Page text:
Let’s Get Moving

Let’s Get Moving

Being first time parents can be scary. There is so much uncertainty; so many “What ifs?”. With all the new experiences that come with pregnancy and preparing for a baby to arrive, new parents have a lot to navigate and prepare for. For Matthew and Emily, Eleanor was to be their first child. There were no issues or complications throughout the entire pregnancy process; no warning signs that something might be wrong with this precious gift. Preparing for their baby to need significant early intervention services was the furthest thing from their minds.

The family was so excited when Eleanor was born. Their beautiful child had finally arrived and they loved every minute they spent together. However, by the time Eleanor was six months old, Matthew and Emily began having concerns that she did not seem to be meeting her developmental milestones. Her pediatrician told them not to worry about it, and to simply wait and give her time to catch up.

Unfortunately, waiting did not work. By the time Eleanor was a year old, she was significantly behind in virtually every developmental milestone. Doctors determined that Eleanor had generalized hypotonia (abnormally low muscle tone). Hypotonia can be a condition on its own or it can be indicative of some other condition where there is progressive loss of muscle tone. In Eleanor’s case, despite countless evaluations and genetic testing, an officially diagnosis was not given, although doctors hinted at her condition being a combination of Ataxia and Paraplegia. Whatever Eleanor’s underlying condition may ultimately be, it has led to significant developmental delays in her fine motor, gross motor and communication skills.

Eleanor began seeing a physical therapist, occupational therapist and speech therapist. Over the course of the next year and a half, Eleanor did make some progress through these therapies, but nothing monumental. She still had not yet learned to crawl, sit up from a lying position or walk. She had very little independence in moving herself around the home. Matthew and Emily were still searching for answers.

Thankfully, Eleanor’s grandmother, Lori, works at Sara’s Garden in the hyperbaric center as its Clinic Director. She began encouraging Emily to consider bringing Eleanor to Sara’s Garden for Conductive Education (CE) services. Conductive Education believes that neurological disorders are not seen as limiting factors and that everyone has the ability to learn and thrive. Conductive Education is built on the assumption that damage to the central nervous system, which causes motor dysfunction, can be overcome by using specialized learning strategies and that the nervous system can generate new neural connections.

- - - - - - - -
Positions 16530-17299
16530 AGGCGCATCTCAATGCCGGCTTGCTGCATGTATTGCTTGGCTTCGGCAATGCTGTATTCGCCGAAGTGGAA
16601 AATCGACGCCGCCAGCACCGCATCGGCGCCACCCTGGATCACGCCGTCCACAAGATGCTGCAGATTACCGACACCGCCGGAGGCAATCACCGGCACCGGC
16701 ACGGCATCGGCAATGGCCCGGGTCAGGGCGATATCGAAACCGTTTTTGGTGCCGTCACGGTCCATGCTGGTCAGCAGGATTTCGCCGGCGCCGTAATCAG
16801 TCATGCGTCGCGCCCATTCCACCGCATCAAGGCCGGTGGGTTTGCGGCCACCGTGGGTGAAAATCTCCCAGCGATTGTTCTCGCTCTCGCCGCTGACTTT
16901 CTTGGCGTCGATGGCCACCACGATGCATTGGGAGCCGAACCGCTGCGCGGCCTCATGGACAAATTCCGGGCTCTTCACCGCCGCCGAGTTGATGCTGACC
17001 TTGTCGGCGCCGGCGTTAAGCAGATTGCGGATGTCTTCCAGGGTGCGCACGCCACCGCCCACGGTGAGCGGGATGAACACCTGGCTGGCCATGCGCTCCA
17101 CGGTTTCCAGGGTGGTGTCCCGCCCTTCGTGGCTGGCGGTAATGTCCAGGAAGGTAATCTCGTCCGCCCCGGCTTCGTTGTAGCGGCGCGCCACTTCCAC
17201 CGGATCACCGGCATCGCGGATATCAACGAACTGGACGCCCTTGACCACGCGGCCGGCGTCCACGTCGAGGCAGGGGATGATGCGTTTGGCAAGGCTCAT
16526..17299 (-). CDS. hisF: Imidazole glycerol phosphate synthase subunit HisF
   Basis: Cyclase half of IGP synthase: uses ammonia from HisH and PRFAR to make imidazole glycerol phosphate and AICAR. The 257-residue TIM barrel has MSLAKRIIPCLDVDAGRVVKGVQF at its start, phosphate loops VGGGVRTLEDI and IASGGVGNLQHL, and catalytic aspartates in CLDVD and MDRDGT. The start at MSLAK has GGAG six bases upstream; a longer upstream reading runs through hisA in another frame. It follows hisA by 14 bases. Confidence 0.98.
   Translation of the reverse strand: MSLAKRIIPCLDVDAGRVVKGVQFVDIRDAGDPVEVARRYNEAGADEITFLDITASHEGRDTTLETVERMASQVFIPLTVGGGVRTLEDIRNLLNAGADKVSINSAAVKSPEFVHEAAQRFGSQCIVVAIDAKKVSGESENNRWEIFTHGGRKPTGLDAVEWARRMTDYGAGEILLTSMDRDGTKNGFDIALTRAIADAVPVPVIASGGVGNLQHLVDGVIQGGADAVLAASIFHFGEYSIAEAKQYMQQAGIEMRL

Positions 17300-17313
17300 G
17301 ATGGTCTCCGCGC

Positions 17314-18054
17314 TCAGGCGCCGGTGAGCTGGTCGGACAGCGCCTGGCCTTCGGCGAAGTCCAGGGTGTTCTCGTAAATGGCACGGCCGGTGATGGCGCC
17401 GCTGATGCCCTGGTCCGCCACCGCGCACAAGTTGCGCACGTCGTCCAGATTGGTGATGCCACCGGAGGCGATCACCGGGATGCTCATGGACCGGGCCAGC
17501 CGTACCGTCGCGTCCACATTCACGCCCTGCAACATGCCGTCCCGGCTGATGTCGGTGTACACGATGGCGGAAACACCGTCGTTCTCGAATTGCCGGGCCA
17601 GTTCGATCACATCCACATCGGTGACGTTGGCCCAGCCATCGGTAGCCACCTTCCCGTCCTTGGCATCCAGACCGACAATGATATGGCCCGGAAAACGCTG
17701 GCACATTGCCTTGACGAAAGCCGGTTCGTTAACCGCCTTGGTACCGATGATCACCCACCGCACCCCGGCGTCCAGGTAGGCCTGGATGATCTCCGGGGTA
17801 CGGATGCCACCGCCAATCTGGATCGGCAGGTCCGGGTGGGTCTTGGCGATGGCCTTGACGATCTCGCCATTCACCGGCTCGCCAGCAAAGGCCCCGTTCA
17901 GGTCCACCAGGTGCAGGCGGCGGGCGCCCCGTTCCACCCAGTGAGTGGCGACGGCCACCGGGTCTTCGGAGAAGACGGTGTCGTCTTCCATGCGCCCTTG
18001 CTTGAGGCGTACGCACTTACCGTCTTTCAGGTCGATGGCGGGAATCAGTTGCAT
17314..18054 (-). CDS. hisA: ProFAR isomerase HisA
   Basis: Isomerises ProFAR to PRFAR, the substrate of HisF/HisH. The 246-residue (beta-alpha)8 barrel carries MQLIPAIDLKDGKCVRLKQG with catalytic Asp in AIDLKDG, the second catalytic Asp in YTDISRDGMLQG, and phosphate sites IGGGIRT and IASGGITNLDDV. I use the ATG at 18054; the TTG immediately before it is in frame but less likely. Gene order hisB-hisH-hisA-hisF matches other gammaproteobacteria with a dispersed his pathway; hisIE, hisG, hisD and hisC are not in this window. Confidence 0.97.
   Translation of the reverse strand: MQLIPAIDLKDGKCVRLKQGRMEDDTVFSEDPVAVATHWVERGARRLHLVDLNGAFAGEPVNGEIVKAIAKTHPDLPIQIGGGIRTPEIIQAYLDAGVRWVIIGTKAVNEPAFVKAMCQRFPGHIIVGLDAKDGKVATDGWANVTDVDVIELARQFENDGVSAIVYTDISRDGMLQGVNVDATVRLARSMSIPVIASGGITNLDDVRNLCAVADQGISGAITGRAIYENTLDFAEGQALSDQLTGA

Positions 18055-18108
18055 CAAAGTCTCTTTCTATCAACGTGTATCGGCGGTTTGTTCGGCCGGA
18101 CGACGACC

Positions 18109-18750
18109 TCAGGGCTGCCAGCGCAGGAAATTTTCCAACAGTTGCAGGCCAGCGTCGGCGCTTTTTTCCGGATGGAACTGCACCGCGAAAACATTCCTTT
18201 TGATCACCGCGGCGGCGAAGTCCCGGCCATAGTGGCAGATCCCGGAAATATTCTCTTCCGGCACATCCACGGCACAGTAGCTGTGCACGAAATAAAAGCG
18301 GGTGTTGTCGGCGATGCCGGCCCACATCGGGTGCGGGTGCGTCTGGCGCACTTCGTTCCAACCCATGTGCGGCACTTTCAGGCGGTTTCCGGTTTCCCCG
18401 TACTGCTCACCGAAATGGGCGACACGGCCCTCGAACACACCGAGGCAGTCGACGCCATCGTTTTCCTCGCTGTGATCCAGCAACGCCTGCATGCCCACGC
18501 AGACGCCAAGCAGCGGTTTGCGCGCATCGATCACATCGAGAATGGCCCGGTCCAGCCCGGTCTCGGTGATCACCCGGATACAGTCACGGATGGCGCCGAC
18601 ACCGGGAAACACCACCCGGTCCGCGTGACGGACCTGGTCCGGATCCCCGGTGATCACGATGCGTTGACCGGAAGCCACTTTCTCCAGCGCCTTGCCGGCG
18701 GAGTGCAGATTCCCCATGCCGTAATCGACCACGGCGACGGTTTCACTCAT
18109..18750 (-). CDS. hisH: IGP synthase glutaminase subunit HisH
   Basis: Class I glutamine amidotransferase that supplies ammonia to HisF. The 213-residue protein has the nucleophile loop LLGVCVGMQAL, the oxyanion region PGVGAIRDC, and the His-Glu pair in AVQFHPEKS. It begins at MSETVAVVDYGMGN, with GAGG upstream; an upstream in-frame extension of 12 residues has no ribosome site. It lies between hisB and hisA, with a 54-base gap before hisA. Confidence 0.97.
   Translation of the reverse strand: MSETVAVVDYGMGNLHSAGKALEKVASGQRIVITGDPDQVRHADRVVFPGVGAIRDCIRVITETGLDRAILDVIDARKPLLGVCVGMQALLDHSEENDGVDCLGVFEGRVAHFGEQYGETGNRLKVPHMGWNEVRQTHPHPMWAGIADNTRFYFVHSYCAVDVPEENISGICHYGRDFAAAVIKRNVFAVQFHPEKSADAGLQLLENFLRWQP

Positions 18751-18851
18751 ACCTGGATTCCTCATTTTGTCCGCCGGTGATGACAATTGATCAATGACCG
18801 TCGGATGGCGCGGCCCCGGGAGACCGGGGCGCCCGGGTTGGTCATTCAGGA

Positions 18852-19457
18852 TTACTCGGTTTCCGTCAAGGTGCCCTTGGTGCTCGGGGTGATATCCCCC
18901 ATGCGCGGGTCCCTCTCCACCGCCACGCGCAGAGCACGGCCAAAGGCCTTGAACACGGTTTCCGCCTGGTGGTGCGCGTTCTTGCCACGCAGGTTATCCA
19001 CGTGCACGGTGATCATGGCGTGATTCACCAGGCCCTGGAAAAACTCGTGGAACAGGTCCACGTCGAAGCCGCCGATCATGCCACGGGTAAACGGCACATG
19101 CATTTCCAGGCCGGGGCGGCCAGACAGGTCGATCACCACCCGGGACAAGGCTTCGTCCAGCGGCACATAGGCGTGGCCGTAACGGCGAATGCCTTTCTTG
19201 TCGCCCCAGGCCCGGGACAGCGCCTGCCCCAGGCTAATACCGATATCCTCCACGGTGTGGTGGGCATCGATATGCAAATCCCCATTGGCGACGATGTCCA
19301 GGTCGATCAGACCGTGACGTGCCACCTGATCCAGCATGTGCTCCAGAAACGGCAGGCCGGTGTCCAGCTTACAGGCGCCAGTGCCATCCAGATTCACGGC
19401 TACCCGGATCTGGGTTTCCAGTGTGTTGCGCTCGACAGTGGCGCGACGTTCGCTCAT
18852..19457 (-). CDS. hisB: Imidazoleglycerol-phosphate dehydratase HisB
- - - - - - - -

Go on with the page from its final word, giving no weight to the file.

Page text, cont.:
Conductive Education allows kids to see themselves as self-reliant, regardless of how many limitations the world tells them they have. It also helps children develop an “ortho- functioning personality,” meaning it helps them achieve educational and daily living goals via nurturance and developing a teaching plan that centers around the child and their likes and dislikes.

Matt and Emily started noticing benefits of Conductive Education after Eleanor’s very first month (4 sessions). She was beginning to make connections between the strengthening exercises she had been doing and actual, usable motions. She was using the strength in her arms, legs and core to crawl using motions and spoken commands. Her family noticed very quickly how much more Eleanor was able to do each time they saw her. Eleanor’s visiting nurse through her county’s early intervention program was also very impressed, noting that she hadn’t seen so much rapid progress before Eleanor began CE.

Emily noted that “The staff at Sara’s Garden have been great and I really appreciate their willingness to not only teach Eleanor, but also me. They are patient and explain the exercises and activities so that we can practice them at home. I’m excited to see how much more progress Eleanor can make working with these amazing conductors!”

Eleanor is now nearly 3 years old. After about 5 months of CE, it’s clear that she feels more independent. She can now walk with support from her parents and is extremely motivated and excited to move around her house on her own and go everywhere her parents go.

Thanks to Conductive Education at Sara’s Garden, Eleanor has a much brighter future. She is ready to get moving and experience far more independence than her family believed was possible. No matter what you’ve been told, there is hope… and Conductive Education can help you find it.

Life Beyond a Wheelchair… One Step at a Time

Life Beyond a Wheelchair… One Step at a Time

Who doesn’t enjoy a relaxing drive in the country on a beautiful, sunny day? Windows down… breeze blowing. Have you ever thought for one second that something as seemingly harmless as a receipt blowing in your face could alter the course of your life forever? That’s exactly what happened to Hannah.